It’s February, so it’s impossible to avoid the trappings of Valentine’s Day—hearts, candy, and cheap chocolates. The holiday’s murky history has religious roots. The Roman Catholic Church recognizes three different St. Valentines—all were martyred. Valentine’s Day may be celebrated mid-February to commemorate one of their deaths or burials. Another possibility is that the church may have chosen this date to Christianize the celebration of Lupercalia, an ancient fertility rite that involved sacrificing a goat and a dog.
Let Everyone Take a Chance on Romance
Valentine's Day is for anyone who loves and is loved
Murdered saints and goat sacrifices aside, I admit that I love Valentine’s Day. And I am shocked and saddened that there are Christians who would deny some people the joy of romantic love in same-sex relationships.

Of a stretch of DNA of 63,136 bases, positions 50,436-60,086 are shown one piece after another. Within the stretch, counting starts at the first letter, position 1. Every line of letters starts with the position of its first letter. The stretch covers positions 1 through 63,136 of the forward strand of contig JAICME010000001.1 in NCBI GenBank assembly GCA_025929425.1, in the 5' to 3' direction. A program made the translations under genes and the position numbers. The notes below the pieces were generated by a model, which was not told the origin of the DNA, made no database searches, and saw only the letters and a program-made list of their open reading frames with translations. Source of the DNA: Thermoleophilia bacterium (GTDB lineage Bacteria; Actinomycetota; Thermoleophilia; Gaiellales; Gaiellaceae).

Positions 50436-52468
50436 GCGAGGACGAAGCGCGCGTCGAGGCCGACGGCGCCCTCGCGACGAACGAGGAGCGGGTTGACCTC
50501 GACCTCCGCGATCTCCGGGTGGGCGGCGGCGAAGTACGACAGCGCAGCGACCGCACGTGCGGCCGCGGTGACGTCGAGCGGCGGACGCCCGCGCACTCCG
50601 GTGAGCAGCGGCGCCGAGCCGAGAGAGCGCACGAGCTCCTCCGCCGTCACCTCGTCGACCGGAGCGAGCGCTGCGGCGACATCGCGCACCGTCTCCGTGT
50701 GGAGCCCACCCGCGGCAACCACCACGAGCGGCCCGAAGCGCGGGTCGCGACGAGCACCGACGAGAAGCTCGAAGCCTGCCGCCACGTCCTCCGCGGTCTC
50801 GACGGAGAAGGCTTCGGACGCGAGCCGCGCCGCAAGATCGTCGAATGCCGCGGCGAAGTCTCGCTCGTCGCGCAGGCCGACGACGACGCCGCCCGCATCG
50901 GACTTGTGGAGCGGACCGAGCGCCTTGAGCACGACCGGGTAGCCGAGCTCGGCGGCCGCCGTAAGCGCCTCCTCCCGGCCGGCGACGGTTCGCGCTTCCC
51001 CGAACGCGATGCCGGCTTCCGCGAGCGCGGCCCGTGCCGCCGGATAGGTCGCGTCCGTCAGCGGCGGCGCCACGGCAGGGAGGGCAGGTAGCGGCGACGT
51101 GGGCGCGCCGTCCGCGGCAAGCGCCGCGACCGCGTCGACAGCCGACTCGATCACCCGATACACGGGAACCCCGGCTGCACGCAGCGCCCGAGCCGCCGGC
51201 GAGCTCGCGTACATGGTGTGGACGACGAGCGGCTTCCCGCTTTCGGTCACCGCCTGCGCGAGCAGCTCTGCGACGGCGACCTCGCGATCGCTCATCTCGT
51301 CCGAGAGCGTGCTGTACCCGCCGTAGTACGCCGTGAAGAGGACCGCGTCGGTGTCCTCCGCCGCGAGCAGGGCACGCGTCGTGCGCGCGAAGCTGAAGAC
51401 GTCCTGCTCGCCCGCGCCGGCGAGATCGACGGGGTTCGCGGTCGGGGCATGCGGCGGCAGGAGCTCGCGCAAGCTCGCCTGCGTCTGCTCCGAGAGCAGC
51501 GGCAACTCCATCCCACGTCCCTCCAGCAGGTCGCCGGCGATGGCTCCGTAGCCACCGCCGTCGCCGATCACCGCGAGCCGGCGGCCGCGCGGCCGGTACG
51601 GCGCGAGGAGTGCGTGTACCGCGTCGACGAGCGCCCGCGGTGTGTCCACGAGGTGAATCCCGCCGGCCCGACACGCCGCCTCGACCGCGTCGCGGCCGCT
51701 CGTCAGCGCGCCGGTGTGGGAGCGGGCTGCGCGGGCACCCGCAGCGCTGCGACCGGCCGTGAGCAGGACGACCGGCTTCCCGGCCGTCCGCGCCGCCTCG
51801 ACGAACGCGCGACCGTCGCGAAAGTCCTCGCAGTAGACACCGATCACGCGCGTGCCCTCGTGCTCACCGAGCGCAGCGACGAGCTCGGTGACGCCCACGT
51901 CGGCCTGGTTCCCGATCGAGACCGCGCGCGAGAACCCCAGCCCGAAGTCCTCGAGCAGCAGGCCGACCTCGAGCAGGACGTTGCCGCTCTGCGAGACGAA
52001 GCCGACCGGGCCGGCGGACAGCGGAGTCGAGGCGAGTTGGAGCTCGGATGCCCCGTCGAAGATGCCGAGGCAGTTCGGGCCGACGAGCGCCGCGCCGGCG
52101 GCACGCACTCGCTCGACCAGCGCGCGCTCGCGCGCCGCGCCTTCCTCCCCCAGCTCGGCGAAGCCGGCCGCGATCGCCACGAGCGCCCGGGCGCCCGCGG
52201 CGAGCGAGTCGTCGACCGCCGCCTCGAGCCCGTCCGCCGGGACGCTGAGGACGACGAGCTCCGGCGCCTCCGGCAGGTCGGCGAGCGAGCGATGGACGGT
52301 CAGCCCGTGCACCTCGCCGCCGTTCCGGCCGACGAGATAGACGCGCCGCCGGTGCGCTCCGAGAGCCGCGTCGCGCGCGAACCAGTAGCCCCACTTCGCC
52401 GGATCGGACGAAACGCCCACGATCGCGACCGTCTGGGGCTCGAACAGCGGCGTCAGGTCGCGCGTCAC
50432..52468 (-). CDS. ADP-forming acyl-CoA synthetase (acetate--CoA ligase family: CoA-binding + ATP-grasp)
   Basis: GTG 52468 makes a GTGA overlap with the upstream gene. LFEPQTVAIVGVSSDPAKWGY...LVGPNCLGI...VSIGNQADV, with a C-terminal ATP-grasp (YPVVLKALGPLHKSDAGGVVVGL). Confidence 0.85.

It is interesting that so many people claim we should adhere to a Biblical model of marriage. In our country today, most people would agree that an ideal marriage is when two adults fall in love and freely choose to commit themselves to each other forever in an equal partnership that enriches both their lives. This does not exist in the Bible. In the Old Testament, it was common for men to have multiple wives and concubines. Throughout the Bible, marriage was a way of uniting families and a matter of economics. If a man found a woman he wanted to marry, it was common practice to pay a price, called a dowry, to the woman’s father. Women were not given a choice in the matter. We cannot look to the Bible as an example of how to have a proper romantic relationship or how to choose a marriage partner because that is not something we find in scripture. There is no Biblical model for the way we do marriage today. In Deuteronomy 22 it says that if it is discovered that a bride is not a virgin at the time of her wedding she should be stoned to death. This would put a damper on most of the weddings I perform. It also says adulterers should be punished by stoning. As the ex-wife of an adulterer, I am more sympathetic to this one, but it’s still a bad idea.